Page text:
Monday was the second time the Niagara Falls Advisory Panel met with the City Council to deliver an urgent message, to stop using casino funds to balance the city’s budget.
A meeting between Advisory Panel Chairman Carmen Granto and the Council took place in November, but Granto said that if they don’t stop their extravagant spending, there won’t be any casino money left for investment. Rather, all monies will be committed to the general fund. Granto said that the Advisory Panel is more concerned with the City Council’s lack of urgency regarding the issue than the dollar figures. He said procrastinating will only lead to fewer options and more severe consequences, according to the Buffalo News. Granto urged the City Council to consider having 911 emergency services taken over by the Niagara County Sheriff’s Office and renegotiating health care with unions, which would be in the best interests of the city.
According to Advisory Board Member Frank Soda, while the tax levy has barely budged by $1.4 million, general fund expenditures have increased by $10 million. Soda said that the 2016 budget for use of casino money is $13 million, which has increased from $4.3 million in 2009. He said, if it costs more to run the city now than it did 10 years ago, so be it, but don’t use false claims of practicing a conservative budget when every time a budget needs to be dealt with casino money is used. Soda has been a City Council member since before the days of casino money, and said that, back then the Council only spent what they brought in or borrowed. He said today’s City Council must have discussions regarding delivery of services and realistic costs, as well as raising the taxes of business and homeowners.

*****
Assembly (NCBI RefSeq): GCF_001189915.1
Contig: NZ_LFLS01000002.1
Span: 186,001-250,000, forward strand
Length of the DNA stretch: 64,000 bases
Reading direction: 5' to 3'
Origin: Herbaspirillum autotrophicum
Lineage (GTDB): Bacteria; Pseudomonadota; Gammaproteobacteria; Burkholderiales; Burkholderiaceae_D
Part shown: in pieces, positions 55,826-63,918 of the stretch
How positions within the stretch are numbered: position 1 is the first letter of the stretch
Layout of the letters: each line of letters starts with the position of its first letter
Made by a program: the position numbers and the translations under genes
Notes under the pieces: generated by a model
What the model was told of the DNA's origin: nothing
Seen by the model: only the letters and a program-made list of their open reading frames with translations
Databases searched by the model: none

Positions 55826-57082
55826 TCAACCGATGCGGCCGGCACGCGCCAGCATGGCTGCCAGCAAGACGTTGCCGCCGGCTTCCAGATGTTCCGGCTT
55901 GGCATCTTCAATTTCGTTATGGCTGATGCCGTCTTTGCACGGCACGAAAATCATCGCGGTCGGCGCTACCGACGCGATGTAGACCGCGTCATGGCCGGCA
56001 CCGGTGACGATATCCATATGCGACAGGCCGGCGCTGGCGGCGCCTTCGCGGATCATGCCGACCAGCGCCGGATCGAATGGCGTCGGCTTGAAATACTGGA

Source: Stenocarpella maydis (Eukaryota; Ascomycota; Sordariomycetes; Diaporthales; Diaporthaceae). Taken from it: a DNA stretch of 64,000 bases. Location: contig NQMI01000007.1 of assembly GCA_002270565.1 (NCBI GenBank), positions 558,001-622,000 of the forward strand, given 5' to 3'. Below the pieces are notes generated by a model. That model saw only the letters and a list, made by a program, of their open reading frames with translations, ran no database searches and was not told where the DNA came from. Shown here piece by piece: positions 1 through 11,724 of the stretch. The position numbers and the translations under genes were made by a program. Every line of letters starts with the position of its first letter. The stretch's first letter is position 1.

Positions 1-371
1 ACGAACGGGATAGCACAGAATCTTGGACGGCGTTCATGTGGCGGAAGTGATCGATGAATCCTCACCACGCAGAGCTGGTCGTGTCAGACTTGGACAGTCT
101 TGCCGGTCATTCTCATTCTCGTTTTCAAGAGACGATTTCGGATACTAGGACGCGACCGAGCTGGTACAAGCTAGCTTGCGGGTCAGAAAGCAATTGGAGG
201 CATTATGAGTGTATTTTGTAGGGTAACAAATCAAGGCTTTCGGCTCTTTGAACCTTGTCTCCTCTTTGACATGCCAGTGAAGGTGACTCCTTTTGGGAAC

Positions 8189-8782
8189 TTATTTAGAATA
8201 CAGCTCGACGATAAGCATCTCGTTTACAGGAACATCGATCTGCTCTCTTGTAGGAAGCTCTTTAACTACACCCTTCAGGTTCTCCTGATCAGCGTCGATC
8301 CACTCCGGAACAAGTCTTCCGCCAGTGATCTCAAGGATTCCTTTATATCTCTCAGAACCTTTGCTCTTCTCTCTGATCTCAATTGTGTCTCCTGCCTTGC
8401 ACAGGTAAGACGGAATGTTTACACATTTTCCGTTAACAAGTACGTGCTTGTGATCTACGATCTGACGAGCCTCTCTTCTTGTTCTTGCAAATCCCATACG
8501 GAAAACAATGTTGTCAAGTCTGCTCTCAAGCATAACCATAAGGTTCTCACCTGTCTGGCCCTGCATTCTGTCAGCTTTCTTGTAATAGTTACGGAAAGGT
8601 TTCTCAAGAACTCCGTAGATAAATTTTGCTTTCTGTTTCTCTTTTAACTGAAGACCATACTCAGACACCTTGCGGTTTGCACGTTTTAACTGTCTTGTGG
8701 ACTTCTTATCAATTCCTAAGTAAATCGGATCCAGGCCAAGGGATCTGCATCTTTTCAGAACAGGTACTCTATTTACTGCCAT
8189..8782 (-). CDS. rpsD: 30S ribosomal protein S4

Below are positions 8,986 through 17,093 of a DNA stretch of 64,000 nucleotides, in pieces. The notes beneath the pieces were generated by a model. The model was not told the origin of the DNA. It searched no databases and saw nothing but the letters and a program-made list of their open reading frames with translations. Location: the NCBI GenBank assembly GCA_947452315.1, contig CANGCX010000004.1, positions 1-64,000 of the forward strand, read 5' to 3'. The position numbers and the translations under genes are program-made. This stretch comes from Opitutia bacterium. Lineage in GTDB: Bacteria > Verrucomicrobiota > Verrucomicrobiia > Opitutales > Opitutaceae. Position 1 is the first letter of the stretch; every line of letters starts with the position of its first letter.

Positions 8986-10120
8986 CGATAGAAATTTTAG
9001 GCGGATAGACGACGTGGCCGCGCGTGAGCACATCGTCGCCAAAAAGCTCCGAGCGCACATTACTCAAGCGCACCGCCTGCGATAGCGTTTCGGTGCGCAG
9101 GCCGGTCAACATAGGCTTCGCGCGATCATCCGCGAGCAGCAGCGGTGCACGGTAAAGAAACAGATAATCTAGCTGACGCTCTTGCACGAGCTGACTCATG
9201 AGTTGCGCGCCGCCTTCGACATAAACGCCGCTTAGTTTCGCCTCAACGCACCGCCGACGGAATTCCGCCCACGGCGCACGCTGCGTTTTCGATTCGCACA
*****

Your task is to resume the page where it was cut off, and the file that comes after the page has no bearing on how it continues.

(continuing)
Other Advisory Panel Members said the casino money has been used by the city as a crutch; the last reassessment was done poorly and the more money that came in the more that was spent. They were in agreement that the City Council needs to look for reinvestment options and meet regularly to find cost-cutting measures and ways for taxes to be gradually increased prior to a final budget being in place, when it will be too late.
On Monday, the Council was unsuccessful in cutting City Council Members future health care benefits. While benefits were cut in a 3 to 2 vote last month, on February 3rd the action was vetoed by Mayor Paul Dyster. The Mayor felt that having a benefits package was not unreasonable and would help to attract qualified candidates for future office.